Of course, your attorney will be happy to provide you with a term sheet, drafted for your specific needs. No amount of reading insightful blog posts, such as this one, will fully replace consulting with a knowledgeable startup attorney. But if you are not going to be using your attorney for this, or if you would just like to educate yourself about term sheets before talking to an attorney or to investors, here are some resources:

  • The Series Seed term sheet is a good template for a very simple first equity financing. If your investors agree to it, you can save yourself time and money by using the other Series Seed forms as well, which are much simpler than, for instance, the NVCA form documents and better tailored to a financing involving angel investors and a small amount of capital.

  • Wilson Sonsini has done a good deed and created online term sheet generators for convertible note financings and equity financings. In order to generate a term sheet using one of these generators, you have to answer a number of questions, some of which may be difficult if you are not at ease with the vocabulary and the nuances of financings. However, at the very least, it's a good way to see what questions you should be asking yourself and your investors about the terms of your transaction.

  • Not to be outdone by Wilson Sonsini, Orrick also has put out its term sheet creators for convertible note financings and preferred stock financings. If you try both Orrick's and Wilson Sonsini's, let me know in comments which one you like better and why.

    Happy company making!

    Inna


    White Summers  Inna Efimchik, a Partner at White Summers Caffee & James LLP, specializes in assisting emerging technology companies in Silicon Valley and beyond, providing incorporation, financing, and licensing services as well as general corporate counseling.
    LEGAL DISCLAIMER

    Copyright Notice. The copyright for all original content in this post and any linked files is owned by Inna Efimchik. All rights are reserved.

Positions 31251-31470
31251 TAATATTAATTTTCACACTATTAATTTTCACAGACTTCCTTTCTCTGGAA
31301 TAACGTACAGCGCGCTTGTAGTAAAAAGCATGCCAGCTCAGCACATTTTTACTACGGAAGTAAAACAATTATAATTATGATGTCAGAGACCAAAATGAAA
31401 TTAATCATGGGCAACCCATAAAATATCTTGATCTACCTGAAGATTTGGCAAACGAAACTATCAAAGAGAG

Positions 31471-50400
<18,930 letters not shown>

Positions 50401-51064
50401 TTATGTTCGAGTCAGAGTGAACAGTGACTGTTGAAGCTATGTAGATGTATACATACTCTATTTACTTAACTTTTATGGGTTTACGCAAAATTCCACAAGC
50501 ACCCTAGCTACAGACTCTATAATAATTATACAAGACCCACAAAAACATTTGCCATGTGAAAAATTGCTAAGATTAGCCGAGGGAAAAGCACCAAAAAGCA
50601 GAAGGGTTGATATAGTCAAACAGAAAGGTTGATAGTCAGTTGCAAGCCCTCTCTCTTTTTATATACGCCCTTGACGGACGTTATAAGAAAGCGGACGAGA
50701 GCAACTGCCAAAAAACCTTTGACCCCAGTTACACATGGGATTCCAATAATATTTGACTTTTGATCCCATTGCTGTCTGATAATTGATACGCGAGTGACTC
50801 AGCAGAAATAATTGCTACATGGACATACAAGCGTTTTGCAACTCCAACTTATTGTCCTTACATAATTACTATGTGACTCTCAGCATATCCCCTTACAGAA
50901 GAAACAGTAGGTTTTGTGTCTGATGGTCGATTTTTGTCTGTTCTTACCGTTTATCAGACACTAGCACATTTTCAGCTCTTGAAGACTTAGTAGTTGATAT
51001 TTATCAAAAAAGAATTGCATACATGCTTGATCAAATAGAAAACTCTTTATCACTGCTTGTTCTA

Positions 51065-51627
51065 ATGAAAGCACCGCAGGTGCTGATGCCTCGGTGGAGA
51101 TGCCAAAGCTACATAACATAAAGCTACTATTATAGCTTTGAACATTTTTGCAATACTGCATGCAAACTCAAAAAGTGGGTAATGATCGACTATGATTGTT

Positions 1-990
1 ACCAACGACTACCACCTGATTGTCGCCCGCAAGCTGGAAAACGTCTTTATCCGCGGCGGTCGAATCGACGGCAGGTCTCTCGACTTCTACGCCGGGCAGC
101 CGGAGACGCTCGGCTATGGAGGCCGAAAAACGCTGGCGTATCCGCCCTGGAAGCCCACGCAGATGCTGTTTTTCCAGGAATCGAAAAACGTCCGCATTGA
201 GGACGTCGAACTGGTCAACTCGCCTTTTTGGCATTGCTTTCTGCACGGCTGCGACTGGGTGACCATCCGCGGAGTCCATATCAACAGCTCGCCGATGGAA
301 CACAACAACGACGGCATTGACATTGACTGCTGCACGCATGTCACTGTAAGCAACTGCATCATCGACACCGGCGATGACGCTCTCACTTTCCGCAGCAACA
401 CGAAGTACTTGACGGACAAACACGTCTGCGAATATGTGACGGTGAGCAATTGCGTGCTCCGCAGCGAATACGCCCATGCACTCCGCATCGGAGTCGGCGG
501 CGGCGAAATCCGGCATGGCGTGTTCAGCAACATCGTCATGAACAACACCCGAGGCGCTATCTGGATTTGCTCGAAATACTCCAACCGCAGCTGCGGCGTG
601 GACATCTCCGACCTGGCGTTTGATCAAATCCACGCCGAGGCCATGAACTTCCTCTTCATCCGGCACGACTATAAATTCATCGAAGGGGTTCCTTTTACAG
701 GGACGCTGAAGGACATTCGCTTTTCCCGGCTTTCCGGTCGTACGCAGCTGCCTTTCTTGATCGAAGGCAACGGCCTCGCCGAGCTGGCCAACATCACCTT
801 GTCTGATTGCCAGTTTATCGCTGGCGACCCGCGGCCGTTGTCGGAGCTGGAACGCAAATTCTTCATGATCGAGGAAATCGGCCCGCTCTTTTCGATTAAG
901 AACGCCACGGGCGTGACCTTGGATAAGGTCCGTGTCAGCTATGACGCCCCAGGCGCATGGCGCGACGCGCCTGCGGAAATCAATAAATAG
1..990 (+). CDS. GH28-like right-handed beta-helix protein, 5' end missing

No Attorney-Client Relationship. This post has been prepared by Inna Efimchik of White Summers for general informational purposes only. The information provided herein does not constitute advertising, a solicitation or legal advice. Neither the availability, transmission, receipt nor use of any information included herein is intended to create, or constitutes formation of, an attorney-client relationship or any other special relationship or privilege. You should not rely upon this post for any purpose without seeking legal advice from licensed attorneys in the relevant state(s).

    Compliance with Laws. You agree to use the information provided herein in compliance with all applicable laws, including applicable securities laws, and you agree to indemnify and hold Inna Efimchik and White Summers Caffee & James LLP harmless from and against any and all claims, damages, losses or obligations arising from your failure to comply.

    Disclaimer of Liability. ALL INFORMATION IS PROVIDED AS-IS WITH NO REPRESENTATIONS OR WARRANTIES, EITHER EXPRESS OR IMPLIED, INCLUDING, BUT NOT LIMITED TO, IMPLIED WARRANTIES OF MERCHANTABILITY, FITNESS FOR A PARTICULAR PURPOSE AND NONINFRINGEMENT. YOU ASSUME COMPLETE RESPONSIBILITY AND RISK FOR USE OF THE INFORMATION IN THIS POST.

    Inna Efimchik expressly disclaims all liability, loss or risk incurred as a direct or indirect consequence of the use of any information provided herein. By using any information in this post, you waive any rights or claims you may have against Inna Efimchik and White Summers Caffee & James LLP in connection therewith.




  • No comments:

    Post a Comment